An Introduction to Survival Analysis Using Stata, Revised Third Edition is the ideal tutorial for professional data analysts who want to learn survival analysis for the first time or who are well versed in survival analysis but are not as dexterous in using Stata to analyze survival data. This text also serves as a valuable reference to those readers who already have experience using Stata’s survival analysis routines.
The revised third edition has been updated for Stata 14, and it includes a new section on predictive margins and marginal effects, which demonstrates how to obtain and visualize marginal predictions and marginal effects using the margins and marginsplot commands after survival regression models.
Survival analysis is a field of its own that requires specialized data management and analysis procedures. To meet this requirement, Stata provides the st family of commands for organizing and summarizing survival data.
This book provides statistical theory, step-by-step procedures for analyzing survival data, an in-depth usage guide for Stata's most widely used st commands, and a collection of tips for using Stata to analyze survival data and to present the results. This book develops from first principles the statistical concepts unique to survival data and assumes only a knowledge of basic probability and statistics and a working knowledge of Stata.
The first three chapters of the text cover basic theoretical concepts: hazard functions, cumulative hazard functions, and their interpretations; survivor functions; hazard models; and a comparison of nonparametric, semiparametric, and parametric methodologies. Chapter 4 deals with censoring and truncation. The next three chapters cover the formatting, manipulation, stsetting, and error checking involved in preparing survival data for analysis using Stata's st analysis commands. Chapter 8 covers nonparametric methods, including the Kaplan–Meier and Nelson–Aalen estimators and the various nonparametric tests for the equality of survival experience.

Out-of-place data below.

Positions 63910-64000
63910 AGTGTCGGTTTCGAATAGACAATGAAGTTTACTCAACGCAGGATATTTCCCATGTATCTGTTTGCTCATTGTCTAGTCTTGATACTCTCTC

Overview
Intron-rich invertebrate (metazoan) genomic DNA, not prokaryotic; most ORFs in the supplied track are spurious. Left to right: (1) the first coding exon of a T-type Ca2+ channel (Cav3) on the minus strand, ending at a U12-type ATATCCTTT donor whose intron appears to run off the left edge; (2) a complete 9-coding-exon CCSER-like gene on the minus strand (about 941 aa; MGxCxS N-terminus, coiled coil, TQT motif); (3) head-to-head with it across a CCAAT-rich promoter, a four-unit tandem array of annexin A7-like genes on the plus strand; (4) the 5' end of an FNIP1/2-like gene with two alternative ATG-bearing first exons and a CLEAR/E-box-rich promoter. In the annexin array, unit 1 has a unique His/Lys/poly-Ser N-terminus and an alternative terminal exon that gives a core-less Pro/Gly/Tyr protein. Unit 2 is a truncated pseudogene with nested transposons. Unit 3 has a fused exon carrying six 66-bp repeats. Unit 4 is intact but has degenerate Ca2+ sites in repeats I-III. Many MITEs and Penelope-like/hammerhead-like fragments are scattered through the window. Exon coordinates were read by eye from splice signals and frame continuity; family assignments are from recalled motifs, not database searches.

Chapters 9–11 discuss Cox regression and include various examples of fitting a Cox model, obtaining predictions, interpreting results, building models, model diagnostics, and regression with survey data. The next four chapters cover parametric models, which are fit using Stata's streg command. These chapters include detailed derivations of all six parametric models currently supported in Stata and methods for determining which model is appropriate, as well as information on stratification, obtaining predictions, and advanced topics such as frailty models. Chapter 16 is devoted to power and sample-size calculations for survival studies. The final chapter covers survival analysis in the presence of competing risks.
Table of Contents
The problem of survival analysis
Linking the three approaches
Describing the distribution of failure times
The survivor and hazard functions
The quantile function
Interpreting the cumulative hazard and hazard rate
Means and medians
Analysis time (time at risk)
Censoring and truncation
Recording survival data
The desired format
Example: Wide-form snapshot data